PENINA LEVINE IS A HARD-BOILED EGG

Life for Penina is becoming more combative. Her bratty four-year-old sister, Mimsy, is continually tattling and getting Penina grounded for inappropriate behavior. Her teacher, Ms. Anderson, is threatening her with a zero when Penina, who is Jewish, has misgivings and refuses to complete a required assignment related to Easter. And best friend Zozo provides very little moral support, and is sure Ms. Anderson will “flunk” Penina for missing three days of school to attend the family Seders out of town. Unwilling to confront her parents, who are already angry with her, Penina confides her problems to Grandma while peeling hard-boiled eggs for the Seder. Grandma quietly intercedes to make sure Penina gets some adult support. Her parents intervene at school to clear up the misunderstanding between a first-year teacher’s misguided good intentions and a sensitive religious issue. Through it all, Penina’s resilience strengthens as her predicament becomes heated much the way an egg hardens as it cooks in hot water. Well-crafted multiple themes are integrated into a captivating, realistic middle-grade novel where conflicts are addressed, if not resolved, in pragmatic and convincing scenarios. (Fiction. 9-11)

Pub Date: March 1, 2007

ISBN: 1-59643-140-7

Page Count: 176

Publisher: Deborah Brodie/Roaring Brook

Review Posted Online: May 20, 2010

Kirkus Reviews Issue: Feb. 1, 2007

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However the compelling fitness of theme and event and the apt but unexpected imagery (the opening sentences compare the...

TUCK EVERLASTING

At a time when death has become an acceptable, even voguish subject in children's fiction, Natalie Babbitt comes through with a stylistic gem about living forever. 

Protected Winnie, the ten-year-old heroine, is not immortal, but when she comes upon young Jesse Tuck drinking from a secret spring in her parents' woods, she finds herself involved with a family who, having innocently drunk the same water some 87 years earlier, haven't aged a moment since. Though the mood is delicate, there is no lack of action, with the Tucks (previously suspected of witchcraft) now pursued for kidnapping Winnie; Mae Tuck, the middle aged mother, striking and killing a stranger who is onto their secret and would sell the water; and Winnie taking Mae's place in prison so that the Tucks can get away before she is hanged from the neck until....? Though Babbitt makes the family a sad one, most of their reasons for discontent are circumstantial and there isn't a great deal of wisdom to be gleaned from their fate or Winnie's decision not to share it.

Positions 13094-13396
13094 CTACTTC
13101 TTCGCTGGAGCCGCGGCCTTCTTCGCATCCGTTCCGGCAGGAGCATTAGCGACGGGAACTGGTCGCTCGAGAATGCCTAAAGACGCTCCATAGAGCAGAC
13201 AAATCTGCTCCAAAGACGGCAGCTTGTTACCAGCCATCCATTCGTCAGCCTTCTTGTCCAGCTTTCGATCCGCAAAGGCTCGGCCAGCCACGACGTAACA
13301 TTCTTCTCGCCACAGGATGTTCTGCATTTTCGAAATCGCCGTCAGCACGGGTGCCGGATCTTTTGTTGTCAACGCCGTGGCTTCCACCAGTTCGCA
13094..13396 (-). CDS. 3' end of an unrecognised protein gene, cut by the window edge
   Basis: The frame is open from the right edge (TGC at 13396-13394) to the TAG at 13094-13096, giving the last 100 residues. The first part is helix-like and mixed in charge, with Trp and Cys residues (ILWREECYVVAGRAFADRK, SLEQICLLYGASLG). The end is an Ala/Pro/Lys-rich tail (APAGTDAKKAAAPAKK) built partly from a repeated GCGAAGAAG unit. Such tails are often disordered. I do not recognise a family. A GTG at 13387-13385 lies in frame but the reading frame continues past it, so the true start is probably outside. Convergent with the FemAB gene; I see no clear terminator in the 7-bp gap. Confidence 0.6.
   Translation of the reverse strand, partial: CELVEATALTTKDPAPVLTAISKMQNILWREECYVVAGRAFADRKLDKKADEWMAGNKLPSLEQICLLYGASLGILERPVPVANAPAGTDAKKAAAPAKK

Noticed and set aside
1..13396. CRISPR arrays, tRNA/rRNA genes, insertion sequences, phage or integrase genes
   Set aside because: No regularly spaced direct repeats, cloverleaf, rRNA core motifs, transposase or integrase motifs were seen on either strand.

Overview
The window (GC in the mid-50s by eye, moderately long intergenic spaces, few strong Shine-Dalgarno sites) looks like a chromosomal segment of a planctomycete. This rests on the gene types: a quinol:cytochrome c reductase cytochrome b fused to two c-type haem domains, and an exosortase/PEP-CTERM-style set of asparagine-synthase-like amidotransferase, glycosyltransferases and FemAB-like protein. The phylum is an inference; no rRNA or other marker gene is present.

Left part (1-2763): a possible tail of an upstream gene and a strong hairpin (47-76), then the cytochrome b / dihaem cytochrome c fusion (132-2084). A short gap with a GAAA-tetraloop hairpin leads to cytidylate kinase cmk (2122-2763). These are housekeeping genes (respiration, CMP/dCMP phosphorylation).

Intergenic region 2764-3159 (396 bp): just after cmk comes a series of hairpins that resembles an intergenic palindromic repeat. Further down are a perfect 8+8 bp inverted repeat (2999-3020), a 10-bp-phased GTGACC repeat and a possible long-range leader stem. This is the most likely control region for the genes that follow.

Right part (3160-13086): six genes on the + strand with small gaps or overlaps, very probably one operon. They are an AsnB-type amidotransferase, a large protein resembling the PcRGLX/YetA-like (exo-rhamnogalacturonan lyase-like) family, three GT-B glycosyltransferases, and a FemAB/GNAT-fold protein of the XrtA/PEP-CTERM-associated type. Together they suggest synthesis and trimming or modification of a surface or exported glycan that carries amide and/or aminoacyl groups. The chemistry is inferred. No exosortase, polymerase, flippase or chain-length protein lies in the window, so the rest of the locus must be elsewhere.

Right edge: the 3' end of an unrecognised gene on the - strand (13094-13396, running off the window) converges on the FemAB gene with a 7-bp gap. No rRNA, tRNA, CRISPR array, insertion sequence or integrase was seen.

However the compelling fitness of theme and event and the apt but unexpected imagery (the opening sentences compare the first week in August when this takes place to "the highest seat of a Ferris wheel when it pauses in its turning") help to justify the extravagant early assertion that had the secret about to be revealed been known at the time of the action, the very earth "would have trembled on its axis like a beetle on a pin." (Fantasy. 9-11)

Pub Date: Nov. 1, 1975

ISBN: 0312369816

Page Count: 164

Publisher: Farrar, Straus and Giroux

Review Posted Online: April 13, 2012

Kirkus Reviews Issue: Nov. 1, 1975

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NO MATTER WHAT

Small, a very little fox, needs some reassurance from Large in the unconditional love department. If he is grim and grumpy, will he still be loved? “ ‘Oh, Small,’ said Large, ‘grumpy or not, I’ll always love you, no matter what.’ “ So it goes, in a gentle rhyme, as Large parries any number of questions that for Small are very telling. What if he were to turn into a young bear, or squishy bug, or alligator? Would a mother want to hug and hold these fearsome animals? Yes, yes, answers Large. “But does love wear out? Does it break or bend? Can you fix it or patch it? Does it mend?” There is comfort in Gliori’s pages, but it is a result of repetition and not the imagery; this is a quick fix, not an enduring one, but it eases Small’s fears and may well do the same for children. (Picture book. 2-6)

Pub Date: Oct. 1, 1999

ISBN: 0-15-202061-6

Page Count: 32

Publisher: Harcourt

Review Posted Online: May 20, 2010

Kirkus Reviews Issue: Nov. 1, 1999

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